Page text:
Guest blog by ASPCA Volunteer Manager, Julie Sonenberg, a mom of one daughter and (now) one dog in New York City.
When our 14-year-old dog, Dexter, became ill a few weeks ago, we started researching how to talk to a toddler about a dog’s death. We learned that it’s important to be clear, honest and simple. We read that it’s best not to talk about it like “going to sleep and not waking up” because that may make your child fearful of sleeping.
So when he died and our daughter asked, “Where’s Dexter?” we responded with something like, “Today Mommy and Daddy are feeling very sad because last night Dexter died. He was very old and he was sick and his body couldn’t support him anymore. So he died. And that means he’s not coming back and we’re not going to see him anymore which makes us very sad. You may see Mommy and Daddy crying because we’re sad that Dexter’s not here anymore. But we can think and talk about Dexter, look at his pictures and remember him. And that will make us feel better.”
She didn’t have too much of a response to that but then later asked “Where’s Dexter?” and we repeated some of what we had told her earlier. Then later she would ask “Dexter’s on a walk?” or “Dexter’s at Gaga and Papa’s house?” And each time we told her again. Two weeks later she still says she wants to give Dexter a hug before bed. Death is a difficult concept for all of us and in many ways I’m sure it’s easier that she doesn’t understand and isn’t grieving Dexter’s loss along with us. But it’s hard that she keeps asking. It’s like picking a scab. But it’s still so fresh for me that thinking about it and crying about it still feels good and therapeutic.
We made a video slideshow of our memories with Dexter that we watch with our daughter to help her remember him. And we talk about how soft he was, how she loved to hug him, how he loved to lick her, and how gentle he was. It hurts to talk about him in past tense, but at least we get to talk about him. I think the real pain for me will be when she stops asking about him. So, we’ll just have to keep reminding our daughter what a great furry brother Dexter was to her.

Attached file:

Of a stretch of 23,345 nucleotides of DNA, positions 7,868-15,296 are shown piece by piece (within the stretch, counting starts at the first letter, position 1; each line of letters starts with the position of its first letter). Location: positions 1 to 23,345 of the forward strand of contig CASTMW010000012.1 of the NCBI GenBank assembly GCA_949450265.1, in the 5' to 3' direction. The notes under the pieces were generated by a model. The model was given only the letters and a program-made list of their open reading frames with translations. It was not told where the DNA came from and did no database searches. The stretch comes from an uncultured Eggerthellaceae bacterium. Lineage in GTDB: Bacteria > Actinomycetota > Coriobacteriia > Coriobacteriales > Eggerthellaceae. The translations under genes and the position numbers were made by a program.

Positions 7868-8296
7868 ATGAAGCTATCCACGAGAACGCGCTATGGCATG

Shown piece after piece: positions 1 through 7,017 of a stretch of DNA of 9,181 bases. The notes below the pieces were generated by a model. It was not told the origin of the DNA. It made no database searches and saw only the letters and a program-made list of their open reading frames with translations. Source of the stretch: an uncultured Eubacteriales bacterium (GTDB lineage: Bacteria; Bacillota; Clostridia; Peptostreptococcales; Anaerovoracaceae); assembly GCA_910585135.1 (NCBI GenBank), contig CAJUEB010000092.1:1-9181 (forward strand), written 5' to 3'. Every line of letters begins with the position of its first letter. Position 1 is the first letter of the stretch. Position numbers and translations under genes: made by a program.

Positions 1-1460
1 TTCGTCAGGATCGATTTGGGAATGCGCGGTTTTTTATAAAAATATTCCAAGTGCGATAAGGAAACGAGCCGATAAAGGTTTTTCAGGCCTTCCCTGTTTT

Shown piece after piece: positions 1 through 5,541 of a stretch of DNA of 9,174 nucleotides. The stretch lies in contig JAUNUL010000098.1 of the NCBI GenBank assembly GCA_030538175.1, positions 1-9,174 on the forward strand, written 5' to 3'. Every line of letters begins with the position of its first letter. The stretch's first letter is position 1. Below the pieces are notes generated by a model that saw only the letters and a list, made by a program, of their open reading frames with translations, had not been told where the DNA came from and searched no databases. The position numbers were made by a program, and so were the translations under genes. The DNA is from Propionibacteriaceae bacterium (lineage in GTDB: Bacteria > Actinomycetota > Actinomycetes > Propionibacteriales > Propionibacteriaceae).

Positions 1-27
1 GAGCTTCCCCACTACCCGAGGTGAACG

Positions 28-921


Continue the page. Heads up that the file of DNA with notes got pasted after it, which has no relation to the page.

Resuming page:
Today marks one of the most adorable, fur-filled holidays of the year: National Puppy Day! This is a great opportunity to not only celebrate our love for puppies, but to talk about important issues facing puppies nationwide. Here are a few ways to commemorate this special day:
Decide if your family is ready to bring home a puppy. If you’ve considered adding a puppy to your family, it’s important to consider the time commitment and responsibilities. Puppies require a lot of attention to ensure they grow up to be happy, confident dogs. Learn more about preparing for a puppy.
Talk to your kids about pet store puppies. While that puppy in the store window may adorable, purchasing a puppy from a pet shop supports the cruel puppy mill industry. These large-scale dog breeding facilities prioritize profit over the well-being of the dogs, cramming them into overcrowded, stacked cages. Even though the puppies may get to leave the mill, their parents are stuck there for years breeding more puppies in these terrible conditions. Use our handy guide for talking points as you chat with your kids about pet store puppies.
Mary Dell Harrington, mother to two kids and two dogs, is co-author of Grown and Flown, where she writes about parenting kids between the ages of 15 and 25. She is also a certified pet therapist in the New York City-metro area with her dog, Moose. Find her on Twitter, Facebookor Pinterest.
My husband and I welcomed Choco, our first dog, 18 months before we had our son. Next in line was our little girl, who was the baby in the family for only a year before we added a new puppy, Argus. Our family expanded from two to six in as many years, and we were thrilled!
Both of our kids grew up with canine companions who enriched their young lives every day. To observe them romp around the backyard, with their two big brown dogs following close behind, was to watch happy childhood memories in the making. But, in addition to being our children’s playmates, Choco and Argus added other dimensions to their lives by simply doing what dogs do.
During the years that Choco and Argus were part of our family, they offered gifts to each of us with every tail wag and snuggle. As the dogs aged and became somewhat frail, they gave both kids additional lessons on how to be a caregiver.
At 14, Choco’s legs were weak and it was difficult for him to stand and eat. Our daughter sat patiently by his side feeding him kibble mixed with cottage cheese. He took small bites off the spoon she held out to him, chewing slowly, his eyes looking up into hers.
Years later, our son came home from freshman year in college for spring break and learned that Argus, at 13, had developed a serious breathing condition. He stayed behind from our family vacation to watch over his pup, sleeping on the couch near Argus’ bed, ready to attend to his needs.